6 Different Ways To Get Your MBA
The Master of Business Administration (MBA) degree is highly sought by individuals wishing to secure job advancement opportunities and higher earnings potential in the business world. Firms often look for MBAs because they graduate with a specialized portfolio of knowledge, skills and experience. Earning an MBA is both time consuming and expensive, and business schools are responding to students' needs to have options when it comes to earning the advanced degree. Many b-schools now offer MBA programs with greater flexibility and more availability to a wider range of students.



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Two-Year Programs
A two-year MBA program offers courses over four consecutive semesters. Due to the intense course load, they are ideal for students who will be attending school full-time and who are not concurrently working full-time. The first year is devoted to core classes and during the second year, students are able to customize courses to match their career goals. Areas of concentration include accounting, e-commerce, economics, finance, marketing and healthcare administration. (Though an MBA is the most known business graduate degree, that doesn't make it the best. For more, see Traditional MBA Or Business Graduate Degree?)




One-Year Programs
Students can also earn their MBA through one-year programs that typically last between 11 and 16 months, depending on the program. Though appealing to earn the degree in less time, there are disadvantages. The admissions process is very competitive, and applicants must demonstrate excellence in previous academic and work history. In addition, many firms prefer two-year MBAs for both job candidates and internship positions. Like two-year programs, one-year MBAs can customize coursework to match career goals.




International Programs
Attending an Ivy League MBA program is not the only option. A growing number of reputable international programs offer MBA degrees to students willing to relocate for one or two years. In addition to standard course work, an international program offers its students a global perspective that cannot be learned without the cultural immersion. As business becomes increasingly global, understanding the differences in international cultures and business practices can give valuable experience and an important edge to MBAs. Many U.S. programs offer students the option to study abroad with partner universities for a period of time while working towards the MBA.




Distance Learning
In an attempt to cater to a wide variety of students, many b-schools now offer online MBAs. While most of the course work is presented in an online environment, some programs, such as the University of North Carolina's Kenan-Flagler Business School, require short-term, in-person residencies. This is seen as an advantage by many MBA candidates who look forward to the opportunity to interact with professors and classmates. Online programs are appealing due to their flexibility and potentially lower tuition costs, but students will miss traditional b-school activities such as campus clubs and study sessions. For some students however, the flexibility involved in pursuing an online education is worth giving up the benefits that brick and mortar business schools offer. (For related reading, see Should You Head Back To Business School?)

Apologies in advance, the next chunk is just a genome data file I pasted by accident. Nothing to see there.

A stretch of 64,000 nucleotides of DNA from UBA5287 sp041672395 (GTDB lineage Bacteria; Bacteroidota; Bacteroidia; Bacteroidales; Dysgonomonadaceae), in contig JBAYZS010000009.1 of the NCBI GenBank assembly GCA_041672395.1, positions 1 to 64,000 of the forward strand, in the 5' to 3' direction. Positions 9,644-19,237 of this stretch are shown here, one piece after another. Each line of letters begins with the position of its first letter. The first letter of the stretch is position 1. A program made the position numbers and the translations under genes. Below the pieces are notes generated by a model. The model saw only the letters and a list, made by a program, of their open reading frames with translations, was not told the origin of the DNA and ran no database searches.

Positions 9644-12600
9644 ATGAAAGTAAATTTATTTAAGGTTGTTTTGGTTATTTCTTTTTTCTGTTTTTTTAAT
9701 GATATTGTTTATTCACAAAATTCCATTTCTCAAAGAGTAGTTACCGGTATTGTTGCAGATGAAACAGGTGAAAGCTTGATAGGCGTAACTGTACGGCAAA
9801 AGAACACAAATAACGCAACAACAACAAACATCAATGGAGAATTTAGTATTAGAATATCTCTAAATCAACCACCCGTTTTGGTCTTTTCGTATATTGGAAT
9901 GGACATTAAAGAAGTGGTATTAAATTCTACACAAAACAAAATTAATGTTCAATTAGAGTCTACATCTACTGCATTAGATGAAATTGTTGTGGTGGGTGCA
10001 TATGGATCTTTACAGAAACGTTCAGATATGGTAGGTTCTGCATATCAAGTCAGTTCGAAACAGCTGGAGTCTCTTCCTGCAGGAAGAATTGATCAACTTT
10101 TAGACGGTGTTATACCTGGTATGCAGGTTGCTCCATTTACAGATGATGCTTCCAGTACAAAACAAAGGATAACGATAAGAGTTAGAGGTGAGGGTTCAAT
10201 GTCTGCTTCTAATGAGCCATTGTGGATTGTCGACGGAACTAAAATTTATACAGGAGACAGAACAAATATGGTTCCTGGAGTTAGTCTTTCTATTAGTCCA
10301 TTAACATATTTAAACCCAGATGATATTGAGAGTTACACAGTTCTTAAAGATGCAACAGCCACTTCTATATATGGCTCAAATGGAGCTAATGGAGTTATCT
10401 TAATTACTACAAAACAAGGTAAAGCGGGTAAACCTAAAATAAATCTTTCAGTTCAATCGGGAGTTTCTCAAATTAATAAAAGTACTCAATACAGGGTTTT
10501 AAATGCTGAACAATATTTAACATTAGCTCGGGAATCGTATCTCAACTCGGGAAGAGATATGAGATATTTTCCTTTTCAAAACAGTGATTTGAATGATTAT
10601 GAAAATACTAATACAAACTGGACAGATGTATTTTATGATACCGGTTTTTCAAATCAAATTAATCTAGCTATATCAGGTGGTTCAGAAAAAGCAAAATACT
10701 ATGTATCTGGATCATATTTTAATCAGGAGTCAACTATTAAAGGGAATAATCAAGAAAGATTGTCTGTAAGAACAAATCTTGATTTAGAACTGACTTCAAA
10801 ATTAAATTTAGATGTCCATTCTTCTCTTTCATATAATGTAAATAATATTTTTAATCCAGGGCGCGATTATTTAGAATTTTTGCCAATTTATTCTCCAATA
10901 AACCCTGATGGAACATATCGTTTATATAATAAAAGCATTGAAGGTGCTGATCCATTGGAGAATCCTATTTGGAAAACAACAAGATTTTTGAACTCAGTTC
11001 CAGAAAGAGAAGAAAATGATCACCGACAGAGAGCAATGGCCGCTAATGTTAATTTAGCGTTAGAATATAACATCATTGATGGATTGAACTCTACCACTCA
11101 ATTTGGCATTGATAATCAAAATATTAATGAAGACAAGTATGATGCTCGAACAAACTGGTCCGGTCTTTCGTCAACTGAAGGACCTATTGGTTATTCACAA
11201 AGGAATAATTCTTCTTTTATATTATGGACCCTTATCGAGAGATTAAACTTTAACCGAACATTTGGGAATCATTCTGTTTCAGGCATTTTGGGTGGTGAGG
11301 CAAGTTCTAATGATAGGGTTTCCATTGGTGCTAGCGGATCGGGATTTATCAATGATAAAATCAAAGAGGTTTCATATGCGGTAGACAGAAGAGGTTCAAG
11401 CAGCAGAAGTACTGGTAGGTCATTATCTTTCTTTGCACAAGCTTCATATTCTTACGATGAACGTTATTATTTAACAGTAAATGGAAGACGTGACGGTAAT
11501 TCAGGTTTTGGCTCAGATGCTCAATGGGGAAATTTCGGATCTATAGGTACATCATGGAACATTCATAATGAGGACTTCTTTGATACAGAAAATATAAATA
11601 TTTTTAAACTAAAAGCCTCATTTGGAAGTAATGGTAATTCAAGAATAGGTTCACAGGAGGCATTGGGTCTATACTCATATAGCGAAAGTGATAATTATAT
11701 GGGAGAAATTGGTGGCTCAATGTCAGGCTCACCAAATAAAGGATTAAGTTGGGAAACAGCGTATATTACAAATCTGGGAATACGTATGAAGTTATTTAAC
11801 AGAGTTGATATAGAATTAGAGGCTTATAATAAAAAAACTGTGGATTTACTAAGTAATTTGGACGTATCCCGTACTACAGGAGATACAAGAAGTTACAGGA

Flex Programs
Flex programs, also known as part-time MBA programs, are ideal for working professionals who are unable to attend classes at traditional times. Flex program classes are typically scheduled during the evenings and weekends to allow candidates to pursue the MBA degree while continuing to work full-time. Students can expect a part-time MBA program to take up to five years to complete, though many can be finished in two to three years. Depending on the school, flex programs require the same number or fewer courses than their full-time counterparts. Some schools offer accelerated programs where part-timers can earn their degrees in a shorter amount of time.




Executive Programs
Executive MBA (EMBA) programs are designed for upper level managers or business executives who typically have five or more years of work experience. These programs are ideal for candidates who are already established in their fields but who need additional expertise or credentials for their careers. An EMBA is often an employer-sponsored degree, meaning that the candidate's employer pays the related tuition expenses. The focus of EMBA programs is usually general management, so specializing in a particular area such as finance or e-commerce, for example, may not be an option. The EMBA programs are rigorous, and students should expect to devote 80 to 100 hours a week to work and school. Students are typically eligible for degrees after two years of study. (This degree may give your career the boost you're looking for. For more, see Executive MBA Programs: Managers Going Back To School.)




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The Bottom Line
The Master of Business Administration, awarded to students who have completed course work to show mastery of the study of business, is a highly sought after postgraduate degree. Most students pursue the MBA to increase earnings potential and improve the odds for advancement in a particular career. Attending a two-year program on an Ivy League campus is perhaps the most traditional means of earning the degree and securing career opportunities; however, a growing number of reputable, accredited programs are now offered to provide MBA seekers with options. (For related reading, see Alternatives To Business School.)






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